By Kyle Fetter bio
The final 2018 clinical laboratory fee schedule (CLFS) is out, and it is evident that the argument that the Centers for Medicare & Medicaid Services (CMS) PAMA process was fundamentally flawed fell on deaf ears within CMS. Despite a groundswell urging delay, CMS issued a final clinical lab fee schedule for 2018 that is, with a few exceptions, in line with draft pricing.
While stakeholders like ACLA, AHA, and Quest Diagnostics continue to appeal to government entities for a halt to implementation, it’s time for laboratories to face facts: the deep cuts that have resulted from the PAMA exercise mean troubled times are ahead and labs will not be able to cost-cut their way into the black. More than ever, diagnostic providers need to focus on ensuring their lab operations maximize revenue, reimbursement, and cash flow, in an efficient, scalable, and automated manner.
Changes from the Draft Schedule to Final
While it is disappointing that CMS did not give most of the lab industry’s comments on preliminary schedule enough consideration, there are a few instances where they did adjust according to the commentary. Even so, the general trends seen with draft rates still hold. Sole-source lab tests came out on top based on this market-based pricing scheme, while the broader impact on the molecular diagnostics market was more varied.
While the preliminary 2018 CLFS release did not cap codes that did not have a national limitation amount at the 10 percent cut, as required by PAMA, CMS applied this cap in final pricing.
CMS also agreed that the general health panel—including complete blood count tests, the comprehensive metabolic panel, and thyroid tests—is not a payable Medicare benefit and was therefore deleted from the 2018 CLFS. The agency also corrected payment rates for 23 codes where the phase-in reduction cap for 2019 and 2020 were wrongly listed due to transcription errors.
In addition to final PAMA rates, CMS released final crosswalk and gapfill determinations for new CPT codes for 2018. The agency also said that it is working on an application that labs can use to classify their tests as advanced laboratory diagnostic tests, which are priced every year under PAMA, as opposed to every three years for clinical diagnostic lab tests.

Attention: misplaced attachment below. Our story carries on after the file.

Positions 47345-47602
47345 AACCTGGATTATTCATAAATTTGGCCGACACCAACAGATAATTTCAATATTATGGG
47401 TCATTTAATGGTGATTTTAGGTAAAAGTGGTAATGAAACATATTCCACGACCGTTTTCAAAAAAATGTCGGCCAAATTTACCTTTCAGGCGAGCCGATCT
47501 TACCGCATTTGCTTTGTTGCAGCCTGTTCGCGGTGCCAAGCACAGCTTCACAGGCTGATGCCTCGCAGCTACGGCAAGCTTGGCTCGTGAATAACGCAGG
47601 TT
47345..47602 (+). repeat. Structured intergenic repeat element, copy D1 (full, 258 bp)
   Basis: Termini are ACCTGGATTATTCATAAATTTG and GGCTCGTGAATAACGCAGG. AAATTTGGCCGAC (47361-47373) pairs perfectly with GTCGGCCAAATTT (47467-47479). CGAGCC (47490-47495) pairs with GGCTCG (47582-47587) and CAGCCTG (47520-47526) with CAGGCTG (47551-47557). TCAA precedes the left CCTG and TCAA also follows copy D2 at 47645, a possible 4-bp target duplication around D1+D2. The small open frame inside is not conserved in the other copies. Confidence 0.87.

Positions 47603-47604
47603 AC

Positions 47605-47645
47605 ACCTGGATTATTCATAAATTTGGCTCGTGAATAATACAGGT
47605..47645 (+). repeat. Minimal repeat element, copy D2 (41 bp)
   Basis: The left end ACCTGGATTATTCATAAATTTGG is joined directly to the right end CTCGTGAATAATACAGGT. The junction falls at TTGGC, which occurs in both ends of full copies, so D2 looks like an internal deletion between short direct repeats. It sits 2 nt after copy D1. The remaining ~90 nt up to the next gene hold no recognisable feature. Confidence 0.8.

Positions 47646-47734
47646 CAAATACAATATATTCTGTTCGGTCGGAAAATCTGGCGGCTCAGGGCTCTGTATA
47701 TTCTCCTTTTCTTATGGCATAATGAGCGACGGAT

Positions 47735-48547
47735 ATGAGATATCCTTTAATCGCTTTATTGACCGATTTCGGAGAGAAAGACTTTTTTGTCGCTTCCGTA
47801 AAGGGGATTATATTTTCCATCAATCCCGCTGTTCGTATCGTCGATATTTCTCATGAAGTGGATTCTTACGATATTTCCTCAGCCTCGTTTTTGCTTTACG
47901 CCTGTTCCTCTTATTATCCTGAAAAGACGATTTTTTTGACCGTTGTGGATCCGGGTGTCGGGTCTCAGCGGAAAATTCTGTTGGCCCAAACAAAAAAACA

Flawed Methodology Delivers Severe Impact
Quest Diagnostics went on the record stating “The final fee schedule remains deeply flawed because it is plagued by a distorted market data collection process that excluded key components of the lab market. As an example, less than 1 percent of all laboratories submitted data, and over 99 percent of hospital and physician office laboratories were prohibited from reporting their rates. Also, based on the data submitted to CMS, Quest alone represented nearly 40 percent of all the market data CMS collected despite accounting for less than 15 percent of Medicare claims under CLFS.” XIFIN has performed its own extensive analysis and agrees the exclusion policies have led to a fundamentally flawed data set.
Furthermore, as XIFIN CEO Lale White explained in a genomeweb interview, “CMS did not address some of the anomalies of clearly faulty reporting by tossing out clear outliers where prices were reported at a penny, or an unusually low rate. Disappointing, but consistent with a lack of consideration for legitimate comments from the industry.”
CMS’ preliminary prices for clinical lab tests issued under the Protecting Access to Medicare Act (PAMA) raised concerns with many labs. Although the agency had initially estimated that PAMA pricing would save the government $390 million, current estimates hover closer to $670 million in cuts, a 10 percent reduction in the $7 billion that CMS pays annually for lab tests.
Quest Diagnostics CEO Steve Rusckowski states, “These cuts will hurt the industry and our company.” ACLA calls the final schedule “detrimental to patient care.”
How Outreach Labs Can Overcome the PAMA Reimbursement Squeeze
If implementation of the 2018 PAMA-based CLFS is not delayed, many laboratories, including hospital outreach labs, will face severe consequences. In fact, one hospital CEO has stated, “In certain instances, this will cause rural hospitals to significantly scale back—if not completely eliminate—their outreach laboratory programs simply because they can no longer afford the cost to provide those services.”
At Lab Reimbursement Summit on December 8, 2017, I’ll discuss the challenges facing outreach laboratories and addresses how RCM systems can become the backbone to ensuring financial health for outreach labs.
From – Laboratory Industry Report
From – G2 Compliance Advisor